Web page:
As an example—once my students spend time discussing the word choice of John Steinbeck in The Grapes of Wrath and unpack why he would have chosen the word “monster” to describe the economic and political machine acting on the tenant farmers in Chapter 5, they will better grasp the undercurrents of tension and the incredible power of language not only in Steinbeck’s context but also in our current political debates. Once students grapple with the controversial final scene of the book and discuss the ideology that runs throughout the text, they will recognize the call to action that Steinbeck presents—not just in the context of the dust bowl, but in today’s society as well.
It’s simply not enough to determine meaning from, as Coleman has argued, “what lies within the four corners of the text.” Our students today need to understand the context; they need to grasp the ideology; they need to analyze the implications of what is said and what is not said; they need to understand the power of the stylistic choices the author has made. It’s only through “Critical Reading” that students will hear the messages that these authors are sending. The literature we read is not meant to simply stand alone as art to be appreciated and closely read; it is meant to inspire us to think critically and spur us to action for the greater good.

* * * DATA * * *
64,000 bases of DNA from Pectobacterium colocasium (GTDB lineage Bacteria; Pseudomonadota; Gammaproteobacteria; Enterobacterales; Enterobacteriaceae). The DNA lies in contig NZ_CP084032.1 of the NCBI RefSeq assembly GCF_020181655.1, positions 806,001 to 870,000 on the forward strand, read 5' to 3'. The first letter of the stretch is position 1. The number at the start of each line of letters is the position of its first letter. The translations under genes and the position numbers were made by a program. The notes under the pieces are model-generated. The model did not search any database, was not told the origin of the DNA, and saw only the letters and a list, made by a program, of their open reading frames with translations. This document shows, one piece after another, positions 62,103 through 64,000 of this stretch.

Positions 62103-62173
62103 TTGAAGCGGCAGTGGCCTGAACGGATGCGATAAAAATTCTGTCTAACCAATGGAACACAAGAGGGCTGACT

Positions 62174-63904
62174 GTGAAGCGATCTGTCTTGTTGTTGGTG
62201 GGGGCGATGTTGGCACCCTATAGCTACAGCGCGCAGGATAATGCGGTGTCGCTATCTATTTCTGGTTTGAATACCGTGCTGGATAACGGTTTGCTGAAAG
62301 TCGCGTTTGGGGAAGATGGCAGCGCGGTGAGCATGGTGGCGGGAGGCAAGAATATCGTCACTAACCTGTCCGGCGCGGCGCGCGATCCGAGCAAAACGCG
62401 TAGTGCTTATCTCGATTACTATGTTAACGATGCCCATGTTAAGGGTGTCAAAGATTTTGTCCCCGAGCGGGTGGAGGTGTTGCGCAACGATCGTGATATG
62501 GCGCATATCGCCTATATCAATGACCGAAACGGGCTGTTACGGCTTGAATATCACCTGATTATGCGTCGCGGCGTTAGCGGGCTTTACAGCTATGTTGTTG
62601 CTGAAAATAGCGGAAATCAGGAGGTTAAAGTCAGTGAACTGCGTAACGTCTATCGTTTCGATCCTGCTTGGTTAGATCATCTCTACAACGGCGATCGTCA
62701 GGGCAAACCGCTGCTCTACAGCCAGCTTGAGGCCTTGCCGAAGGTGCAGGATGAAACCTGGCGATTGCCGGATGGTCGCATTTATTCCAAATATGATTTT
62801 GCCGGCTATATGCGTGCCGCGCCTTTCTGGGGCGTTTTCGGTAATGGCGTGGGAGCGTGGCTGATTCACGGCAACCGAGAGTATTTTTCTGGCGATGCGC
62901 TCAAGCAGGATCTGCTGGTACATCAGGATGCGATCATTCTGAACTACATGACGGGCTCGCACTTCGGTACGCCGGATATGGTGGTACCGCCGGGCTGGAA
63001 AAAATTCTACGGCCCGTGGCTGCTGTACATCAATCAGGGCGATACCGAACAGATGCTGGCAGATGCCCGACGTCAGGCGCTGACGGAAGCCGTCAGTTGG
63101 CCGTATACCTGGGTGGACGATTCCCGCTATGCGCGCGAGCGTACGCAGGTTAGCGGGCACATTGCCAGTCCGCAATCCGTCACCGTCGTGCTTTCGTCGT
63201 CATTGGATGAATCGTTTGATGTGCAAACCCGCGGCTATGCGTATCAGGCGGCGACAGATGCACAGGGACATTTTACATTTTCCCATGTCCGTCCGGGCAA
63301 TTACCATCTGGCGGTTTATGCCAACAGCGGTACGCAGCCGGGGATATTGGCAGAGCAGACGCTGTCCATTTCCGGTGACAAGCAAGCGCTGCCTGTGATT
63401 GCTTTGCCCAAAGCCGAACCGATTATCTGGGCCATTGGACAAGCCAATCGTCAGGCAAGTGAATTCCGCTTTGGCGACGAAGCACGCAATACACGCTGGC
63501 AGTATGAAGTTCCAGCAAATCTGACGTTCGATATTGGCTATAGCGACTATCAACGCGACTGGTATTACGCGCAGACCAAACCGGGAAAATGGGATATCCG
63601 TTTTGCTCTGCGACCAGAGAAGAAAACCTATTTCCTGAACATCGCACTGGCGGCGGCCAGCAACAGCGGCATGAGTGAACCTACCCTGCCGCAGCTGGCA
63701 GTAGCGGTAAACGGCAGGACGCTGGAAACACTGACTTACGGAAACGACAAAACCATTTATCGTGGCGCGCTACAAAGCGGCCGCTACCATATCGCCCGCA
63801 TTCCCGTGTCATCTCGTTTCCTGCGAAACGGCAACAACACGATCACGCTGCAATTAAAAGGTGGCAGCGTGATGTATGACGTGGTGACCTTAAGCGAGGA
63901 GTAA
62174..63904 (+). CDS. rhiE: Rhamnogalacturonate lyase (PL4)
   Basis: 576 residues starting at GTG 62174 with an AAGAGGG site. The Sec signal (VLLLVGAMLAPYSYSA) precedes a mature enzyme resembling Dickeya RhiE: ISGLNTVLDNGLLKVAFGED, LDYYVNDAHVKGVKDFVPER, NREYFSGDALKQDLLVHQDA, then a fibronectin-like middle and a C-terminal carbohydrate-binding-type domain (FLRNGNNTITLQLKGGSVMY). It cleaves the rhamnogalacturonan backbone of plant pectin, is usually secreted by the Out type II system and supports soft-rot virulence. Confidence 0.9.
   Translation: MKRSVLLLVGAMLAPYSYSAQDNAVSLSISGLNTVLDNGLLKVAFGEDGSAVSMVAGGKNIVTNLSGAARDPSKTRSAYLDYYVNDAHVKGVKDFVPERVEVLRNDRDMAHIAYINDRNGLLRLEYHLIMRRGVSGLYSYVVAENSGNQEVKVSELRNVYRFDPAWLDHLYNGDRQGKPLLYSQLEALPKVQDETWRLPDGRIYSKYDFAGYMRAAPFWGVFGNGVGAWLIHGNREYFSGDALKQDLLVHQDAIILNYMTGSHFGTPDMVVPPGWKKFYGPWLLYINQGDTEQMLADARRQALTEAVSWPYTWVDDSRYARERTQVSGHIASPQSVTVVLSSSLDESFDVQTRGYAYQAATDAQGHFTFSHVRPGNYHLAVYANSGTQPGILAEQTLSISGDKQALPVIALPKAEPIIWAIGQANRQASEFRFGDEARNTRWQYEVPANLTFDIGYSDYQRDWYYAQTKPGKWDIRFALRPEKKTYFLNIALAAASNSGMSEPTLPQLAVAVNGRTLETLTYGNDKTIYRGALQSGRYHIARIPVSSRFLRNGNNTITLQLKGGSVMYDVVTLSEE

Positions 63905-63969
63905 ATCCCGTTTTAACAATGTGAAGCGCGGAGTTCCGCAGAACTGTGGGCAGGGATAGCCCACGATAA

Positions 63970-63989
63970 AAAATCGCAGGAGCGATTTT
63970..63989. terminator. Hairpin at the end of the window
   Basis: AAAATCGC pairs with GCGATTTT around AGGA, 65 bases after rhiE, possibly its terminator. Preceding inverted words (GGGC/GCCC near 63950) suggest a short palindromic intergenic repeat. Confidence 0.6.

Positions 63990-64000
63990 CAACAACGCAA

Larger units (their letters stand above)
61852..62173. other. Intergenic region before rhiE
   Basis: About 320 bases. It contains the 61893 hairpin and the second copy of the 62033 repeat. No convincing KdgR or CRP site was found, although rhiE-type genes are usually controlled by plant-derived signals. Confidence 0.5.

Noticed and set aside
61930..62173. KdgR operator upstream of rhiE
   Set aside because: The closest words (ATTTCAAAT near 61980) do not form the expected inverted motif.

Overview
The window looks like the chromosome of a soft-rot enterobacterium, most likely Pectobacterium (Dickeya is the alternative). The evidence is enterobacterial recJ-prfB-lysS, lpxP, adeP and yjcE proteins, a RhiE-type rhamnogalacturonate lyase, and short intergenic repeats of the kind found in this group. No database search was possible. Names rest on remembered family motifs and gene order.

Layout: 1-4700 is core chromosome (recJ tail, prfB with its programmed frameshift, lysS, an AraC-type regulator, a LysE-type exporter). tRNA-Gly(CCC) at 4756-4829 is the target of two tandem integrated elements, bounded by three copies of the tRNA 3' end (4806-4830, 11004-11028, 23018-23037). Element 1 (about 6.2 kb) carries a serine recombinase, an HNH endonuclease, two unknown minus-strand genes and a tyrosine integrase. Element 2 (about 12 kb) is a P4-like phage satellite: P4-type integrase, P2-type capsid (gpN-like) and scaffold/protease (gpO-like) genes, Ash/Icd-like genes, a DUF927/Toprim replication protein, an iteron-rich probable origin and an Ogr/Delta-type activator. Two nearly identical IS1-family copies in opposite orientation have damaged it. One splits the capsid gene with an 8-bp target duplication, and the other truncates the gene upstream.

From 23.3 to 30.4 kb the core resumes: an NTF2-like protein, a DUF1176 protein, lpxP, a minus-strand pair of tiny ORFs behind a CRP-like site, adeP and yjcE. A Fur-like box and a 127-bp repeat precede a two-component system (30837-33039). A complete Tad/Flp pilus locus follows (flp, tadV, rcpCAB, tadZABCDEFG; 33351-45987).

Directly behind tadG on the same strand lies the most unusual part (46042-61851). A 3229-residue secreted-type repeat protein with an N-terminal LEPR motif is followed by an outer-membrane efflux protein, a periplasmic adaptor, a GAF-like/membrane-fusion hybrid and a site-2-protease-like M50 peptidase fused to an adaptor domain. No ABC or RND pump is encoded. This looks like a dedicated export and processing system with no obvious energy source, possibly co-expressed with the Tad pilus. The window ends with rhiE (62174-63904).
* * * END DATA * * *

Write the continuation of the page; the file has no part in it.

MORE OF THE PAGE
So, in this blog series, I have not only named the elephant — the varied definitions of close reading — but also identified what it needs to look like in my classroom. It’s up to me to challenge my students to read both closely and critically. Only then will they begin to respond personally, not passively, and truly engage not just with the literature in my class but also with the many modes of texts they encounter in their daily lives.
Sharon Murchie is a high school ELA teacher in Bath, MI. She is a teacher consultant for Red Cedar Writing Project (2005) and Chippewa River Writing Project (2015). She blogs personally at mandatoryamusings.blogspot.com, and she is working on her first book.
This work is licensed under a Creative Commons Attribution-NonCommercial-ShareAlike 4.0 International License.